Although chronic stress has many sources, a primary cause in the United States is money, according to a 2016 survey by the American Psychological Association. The survey of 3,511 adults found that 61% reported  feeling stressed about finances.

When it comes to money, “there is a lot of fear of the unknown,” says James L. McKown, III, CFP®, Financial Planning Manager at Wells Fargo Advisors. We worry about whether we’re earning and saving enough, and we feel stressed about putting aside enough for the future, McKown says. When the stock market is low, we worry that our investments are going down in value; and when it’s high, we fret that we’re missing out.

One way to calm financial fears is to educate yourself about money. “Start with a clear understanding of where you stand financially,” McKown suggests. “Even if the news is bad, at least you’ll know where you stand.”

The power of planning

Seek out the advice of a trusted financial advisor who can help you set short- and long-term financial goals. “A big part of financial stress is the fear of making the wrong decisions,” McKown says. Having advice from a knowledgeable professional may help ease that fear. When you understand your finances, have realistic expectations, set reasonable goals, and feel confident in your decision-making skills, you’re less likely to feel stressed.

A powerful tool that you can use to create an investment plan is Wells Fargo Advisors’ Envision® process. With the help of your financial advisor, Envision enables you to develop an investment strategy that’s based around your life’s goals, dreams, and needs. Moreover, you can track your performance and make adjustments whenever necessary.

Once you have a solid investment plan in place, be sure to review it with your financial advisor on a regular basis — once or twice a year, or whenever you experience a change in income, job loss, inheritance, or other large financial shift.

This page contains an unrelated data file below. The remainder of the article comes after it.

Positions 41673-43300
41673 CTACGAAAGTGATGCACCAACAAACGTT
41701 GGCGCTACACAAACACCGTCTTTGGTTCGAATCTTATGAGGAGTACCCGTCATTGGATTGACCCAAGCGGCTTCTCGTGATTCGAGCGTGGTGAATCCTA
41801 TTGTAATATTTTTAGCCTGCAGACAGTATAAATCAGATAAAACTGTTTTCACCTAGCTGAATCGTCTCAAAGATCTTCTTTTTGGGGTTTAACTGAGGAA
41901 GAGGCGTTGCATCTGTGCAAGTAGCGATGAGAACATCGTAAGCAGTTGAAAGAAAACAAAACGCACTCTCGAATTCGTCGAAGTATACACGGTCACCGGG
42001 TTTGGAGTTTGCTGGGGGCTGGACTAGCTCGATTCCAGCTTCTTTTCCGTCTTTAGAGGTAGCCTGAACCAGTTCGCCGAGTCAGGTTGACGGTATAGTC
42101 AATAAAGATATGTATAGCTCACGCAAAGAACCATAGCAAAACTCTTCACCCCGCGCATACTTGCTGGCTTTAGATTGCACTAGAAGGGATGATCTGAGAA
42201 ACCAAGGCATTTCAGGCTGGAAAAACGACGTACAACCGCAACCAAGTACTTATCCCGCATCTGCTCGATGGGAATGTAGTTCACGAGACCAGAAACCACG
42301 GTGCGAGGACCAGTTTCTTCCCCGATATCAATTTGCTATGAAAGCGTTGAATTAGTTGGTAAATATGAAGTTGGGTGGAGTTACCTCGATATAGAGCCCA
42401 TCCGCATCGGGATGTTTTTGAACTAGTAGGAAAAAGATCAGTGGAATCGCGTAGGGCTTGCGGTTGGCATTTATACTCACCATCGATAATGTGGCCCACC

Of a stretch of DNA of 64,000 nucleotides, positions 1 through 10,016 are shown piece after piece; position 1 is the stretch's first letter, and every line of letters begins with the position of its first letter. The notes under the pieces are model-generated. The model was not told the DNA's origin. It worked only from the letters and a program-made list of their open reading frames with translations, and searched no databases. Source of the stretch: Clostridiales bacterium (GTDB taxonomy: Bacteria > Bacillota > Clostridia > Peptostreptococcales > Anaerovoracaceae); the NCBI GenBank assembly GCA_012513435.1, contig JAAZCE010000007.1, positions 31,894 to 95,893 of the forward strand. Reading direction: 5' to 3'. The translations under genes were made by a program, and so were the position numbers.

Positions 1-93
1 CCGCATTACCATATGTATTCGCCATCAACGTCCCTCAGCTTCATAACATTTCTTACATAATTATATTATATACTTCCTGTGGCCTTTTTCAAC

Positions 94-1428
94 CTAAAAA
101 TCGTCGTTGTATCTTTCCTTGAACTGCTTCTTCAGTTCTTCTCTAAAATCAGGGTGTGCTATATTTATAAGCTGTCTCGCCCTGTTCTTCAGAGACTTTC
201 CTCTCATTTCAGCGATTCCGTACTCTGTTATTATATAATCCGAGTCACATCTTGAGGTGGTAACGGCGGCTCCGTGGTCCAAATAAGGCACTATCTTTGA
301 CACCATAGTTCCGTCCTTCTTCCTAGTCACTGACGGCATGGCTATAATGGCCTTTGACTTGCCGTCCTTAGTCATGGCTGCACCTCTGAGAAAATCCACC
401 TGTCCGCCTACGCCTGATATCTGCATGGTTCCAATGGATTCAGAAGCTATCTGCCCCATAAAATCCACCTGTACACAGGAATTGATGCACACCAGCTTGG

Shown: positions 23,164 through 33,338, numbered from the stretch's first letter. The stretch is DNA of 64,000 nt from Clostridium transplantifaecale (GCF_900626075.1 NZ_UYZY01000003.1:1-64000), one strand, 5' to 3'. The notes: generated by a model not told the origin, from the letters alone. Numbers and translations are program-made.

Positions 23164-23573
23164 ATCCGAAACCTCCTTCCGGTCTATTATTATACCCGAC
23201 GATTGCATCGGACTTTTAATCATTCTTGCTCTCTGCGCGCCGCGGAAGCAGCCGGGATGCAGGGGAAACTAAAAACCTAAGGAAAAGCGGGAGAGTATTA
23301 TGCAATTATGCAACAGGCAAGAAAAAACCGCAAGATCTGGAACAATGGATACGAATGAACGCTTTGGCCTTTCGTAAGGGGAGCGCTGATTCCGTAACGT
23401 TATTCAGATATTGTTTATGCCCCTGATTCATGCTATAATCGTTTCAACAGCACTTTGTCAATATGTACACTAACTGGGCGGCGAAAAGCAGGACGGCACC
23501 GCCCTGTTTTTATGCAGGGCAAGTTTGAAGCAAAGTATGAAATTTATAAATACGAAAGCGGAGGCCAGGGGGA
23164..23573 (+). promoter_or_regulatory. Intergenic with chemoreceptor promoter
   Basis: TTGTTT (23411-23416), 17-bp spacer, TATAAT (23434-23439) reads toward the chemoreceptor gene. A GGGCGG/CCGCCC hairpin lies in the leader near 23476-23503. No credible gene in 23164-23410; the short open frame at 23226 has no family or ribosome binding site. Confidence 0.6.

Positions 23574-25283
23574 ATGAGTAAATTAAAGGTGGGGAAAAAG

One way to calm financial fears is to educate yourself about money.

Tips to cope

Besides money, there are other causes of stress too, of course. Challenges caused by family commitments and work demands can seem never-ending. Most of us do a good job of coping with these stressors in our lives. But when stress becomes overwhelming, or when it continues for long periods of time, it can take a toll on our health.

Ongoing stress is more than just an inconvenience. Because of the biochemical changes it causes in the body and the brain, chronic stress can cause a range of health problems — like headaches, gastrointestinal issues, fatigue, back and neck pain, depression, and anxiety. It can interfere with sleep, memory, concentration, and the healthy function of the immune system. And it can trigger anger and irritability, making it harder for us to maintain good personal relationships with family, friends, and co-workers.

Whether you’re worried about money, work, or anything else, here are some other ways to cope:

  • Take good care of yourself. Boost your resilience by eating right, exercising regularly, and getting enough sleep.
  • Spend time with family and friends. Social support recharges your spirit and reduces feelings of isolation.
  • Practice relaxation strategies. Techniques such as yoga, meditation, mindfulness, and prayer can lower levels of stress hormones, such as cortisol, in your blood.
  • Take small relaxation breaks throughout the day. Inhale slowly while counting to four, and then exhale to the count of four. Repeat for several breaths. “In just a few seconds, a mini relaxation can give you a chance to step back, gather your emotional resources, and cope with whatever challenge faces you,” says psychologist Alice D. Domar, Ph.D., executive director of the Domar Center for Mind/Body Health.
  • Practice gratitude. For a few minutes each day, focus on being thankful. Studies show that actively practicing gratitude — writing down three to five things for which you’re grateful each day, for example — can increase happiness and reduce anxiety.
  • Ask for help. Call your doctor or a therapist if you need help dealing with stress or other emotional challenges.

Alice Lesch Kelly is a freelance writer based in the Boston area.

Wells Fargo Advisors is a trade name used by Wells Fargo Clearing Services, LLC, Member SIPC, a registered broker-dealer and non-bank affiliate of Wells Fargo & Company.

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Additional Resources

One way to relieve stress about money may be to talk about it, either with a financial advisor or family. Wells Fargo Advisors offers tips on having important family financial conversations.

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